In some cases, the above may be very useful, for instance knowing where a VM is all the time could be required for regulatory compliance, or could be needed for licensing reasons when you run Oracle for instance.

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Usage Meter 3.5 End of General Support

VMware Usage Meter 3.5 End of General Support

VMware Usage Meter 3.5 has set end of general support (EoGS) for March 31, 2019. Users of Usage Meter 3.5, or earlier, will be required to upgrade to version 3.6.1. This update needs  to be completed prior to March 31 to ensure the new appliance is reporting for the month of April. Upgrading ensures continued support and brings new features and fixes including support for all recent product versions.  Providers who chose not to update not only lose support for their version of Usage Meter but are also subject to a compliance review. 

Other benefits of upgrading…

One of the biggest benefits of migrating to 3.6.1 is VMware Usage Insight. VMware Usage Insight is a centralized service that automatically aggregates data from all Usage Meter instances in an organization. Aggregated data is then populated in the business portal. An added benefit of Usage Insight is a centralize repository for historical records and reporting. For users who are migrating from 3.5 and aren’t ready for a fully automated system, Usage Insight offers a trial mode.  Trial Mode still allows for the aggregation of the Usage Meter instances but does not populate the information in the business portal. Check out this blog post for additional information on trial mode.  

Another feature of 3.6.1 is notifications. It is important to be notified when there are failures in collections. Timely notifications are important to be able to rectify the root cause so that metering may resume. Check out the blog on Usage Meter requirements for SMTP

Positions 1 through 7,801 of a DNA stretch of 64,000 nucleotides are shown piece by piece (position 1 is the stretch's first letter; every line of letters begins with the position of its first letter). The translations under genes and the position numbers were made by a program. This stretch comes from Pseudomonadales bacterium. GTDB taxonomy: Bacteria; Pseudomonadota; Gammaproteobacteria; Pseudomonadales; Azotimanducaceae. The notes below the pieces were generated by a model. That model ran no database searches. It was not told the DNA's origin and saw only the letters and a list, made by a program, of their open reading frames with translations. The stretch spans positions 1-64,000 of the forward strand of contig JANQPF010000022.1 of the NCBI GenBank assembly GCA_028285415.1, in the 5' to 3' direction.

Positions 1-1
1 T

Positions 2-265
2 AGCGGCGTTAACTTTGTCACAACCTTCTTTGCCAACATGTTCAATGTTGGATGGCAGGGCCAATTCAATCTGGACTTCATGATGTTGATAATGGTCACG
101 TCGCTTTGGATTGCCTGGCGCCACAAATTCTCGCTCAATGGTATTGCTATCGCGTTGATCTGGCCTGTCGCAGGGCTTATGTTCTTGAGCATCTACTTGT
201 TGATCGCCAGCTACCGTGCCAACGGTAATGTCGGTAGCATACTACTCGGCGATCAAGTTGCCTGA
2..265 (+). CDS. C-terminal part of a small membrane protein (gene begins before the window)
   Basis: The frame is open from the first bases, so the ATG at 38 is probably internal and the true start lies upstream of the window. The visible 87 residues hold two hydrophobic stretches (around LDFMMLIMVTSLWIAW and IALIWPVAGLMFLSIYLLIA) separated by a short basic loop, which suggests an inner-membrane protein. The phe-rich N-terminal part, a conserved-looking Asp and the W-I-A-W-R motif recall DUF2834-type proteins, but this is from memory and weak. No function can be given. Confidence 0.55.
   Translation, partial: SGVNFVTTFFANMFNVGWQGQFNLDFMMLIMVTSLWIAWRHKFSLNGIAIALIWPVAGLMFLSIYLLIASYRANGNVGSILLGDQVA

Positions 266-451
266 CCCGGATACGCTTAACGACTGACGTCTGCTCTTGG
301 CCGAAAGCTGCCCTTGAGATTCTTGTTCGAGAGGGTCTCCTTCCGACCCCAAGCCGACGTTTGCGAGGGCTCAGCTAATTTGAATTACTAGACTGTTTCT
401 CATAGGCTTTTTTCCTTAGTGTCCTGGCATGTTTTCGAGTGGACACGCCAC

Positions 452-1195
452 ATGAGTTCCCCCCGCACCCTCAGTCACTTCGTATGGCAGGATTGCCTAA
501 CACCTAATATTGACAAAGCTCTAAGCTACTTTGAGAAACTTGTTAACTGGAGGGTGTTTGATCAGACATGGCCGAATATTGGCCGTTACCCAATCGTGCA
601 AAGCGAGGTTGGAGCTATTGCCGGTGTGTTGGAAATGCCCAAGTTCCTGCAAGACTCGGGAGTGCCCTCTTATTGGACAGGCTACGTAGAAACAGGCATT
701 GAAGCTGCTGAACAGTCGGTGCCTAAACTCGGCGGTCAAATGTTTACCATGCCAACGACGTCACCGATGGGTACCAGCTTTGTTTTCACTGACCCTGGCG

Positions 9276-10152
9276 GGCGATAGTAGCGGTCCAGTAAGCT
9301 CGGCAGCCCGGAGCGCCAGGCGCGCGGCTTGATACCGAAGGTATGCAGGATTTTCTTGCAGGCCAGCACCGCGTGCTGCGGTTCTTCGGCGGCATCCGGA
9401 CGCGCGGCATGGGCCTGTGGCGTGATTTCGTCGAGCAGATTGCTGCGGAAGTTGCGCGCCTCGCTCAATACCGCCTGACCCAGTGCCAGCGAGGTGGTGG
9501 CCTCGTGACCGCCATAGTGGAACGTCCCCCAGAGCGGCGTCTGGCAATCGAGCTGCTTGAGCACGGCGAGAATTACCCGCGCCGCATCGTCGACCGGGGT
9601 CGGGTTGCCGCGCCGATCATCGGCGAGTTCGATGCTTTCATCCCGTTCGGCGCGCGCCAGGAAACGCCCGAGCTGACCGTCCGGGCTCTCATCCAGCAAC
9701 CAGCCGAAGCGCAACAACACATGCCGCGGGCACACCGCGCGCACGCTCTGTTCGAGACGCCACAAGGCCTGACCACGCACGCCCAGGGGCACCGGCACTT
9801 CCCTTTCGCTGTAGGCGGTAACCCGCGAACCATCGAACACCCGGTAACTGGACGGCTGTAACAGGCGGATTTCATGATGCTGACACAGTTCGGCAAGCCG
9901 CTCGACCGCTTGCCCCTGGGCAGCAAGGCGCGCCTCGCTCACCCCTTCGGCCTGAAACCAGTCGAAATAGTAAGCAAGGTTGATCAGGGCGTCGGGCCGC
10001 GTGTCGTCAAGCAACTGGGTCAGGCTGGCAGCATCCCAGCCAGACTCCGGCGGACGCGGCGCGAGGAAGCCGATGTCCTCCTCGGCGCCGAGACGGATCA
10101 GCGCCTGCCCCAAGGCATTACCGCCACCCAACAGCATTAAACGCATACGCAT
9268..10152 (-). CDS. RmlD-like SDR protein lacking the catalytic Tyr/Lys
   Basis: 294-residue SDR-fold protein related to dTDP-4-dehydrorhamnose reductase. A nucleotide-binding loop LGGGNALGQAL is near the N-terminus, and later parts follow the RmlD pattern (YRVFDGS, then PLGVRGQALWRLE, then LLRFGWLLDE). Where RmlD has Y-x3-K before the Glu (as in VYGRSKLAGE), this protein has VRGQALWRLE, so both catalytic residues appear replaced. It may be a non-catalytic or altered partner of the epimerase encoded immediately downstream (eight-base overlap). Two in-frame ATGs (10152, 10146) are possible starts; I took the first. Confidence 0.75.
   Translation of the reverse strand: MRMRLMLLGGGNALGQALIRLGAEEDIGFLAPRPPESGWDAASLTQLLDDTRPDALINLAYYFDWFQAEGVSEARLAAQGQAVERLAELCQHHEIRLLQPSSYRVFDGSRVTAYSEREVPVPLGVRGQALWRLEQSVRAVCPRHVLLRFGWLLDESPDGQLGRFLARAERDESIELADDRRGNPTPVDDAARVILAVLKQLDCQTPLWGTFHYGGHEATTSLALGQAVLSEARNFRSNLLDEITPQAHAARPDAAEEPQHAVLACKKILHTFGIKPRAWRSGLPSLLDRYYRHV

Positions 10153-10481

Conclusion

Usage Meter 3.6.1 will require a new appliance to be deployed. During the deployment, users will have the opportunity to migrate the data from their existing Usage Meter appliance to the new appliance. If you choose not to migrate the data during the deployment, it will be necessary to keep the existing appliance for three years to ensure compliance.  

For additional information on Usage Meter and Usage Insight, please review the following resources:
Usage Meter/Usage Insight Product page
Migration Guide

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Integrating SD-WAN with vCD

Integrating SD-WAN with vCD (vCloud Director)

Introduction

SD-WAN is a highly-available, well-established, carrier class solution that facilitates on-demand, seamless and secure connectivity between any two points in a network. It is typically sold as a service with centralized, cloud-hosted orchestration and life-cycle management with zero touch deployment for rapid expansion of service footprint. SD-WAN is a disruptive technology that has the power to transform more than just branch connectivity. This article explains the overall architecture and benefits of integrating SD-WAN solutions into a vCD (vCloud Director) environment from both a provider and consumer perspective. Please see “why SD-WAN for hybrid cloud” for more information on the benefits of SD-WAN for enabling hybrid / multi-cloud.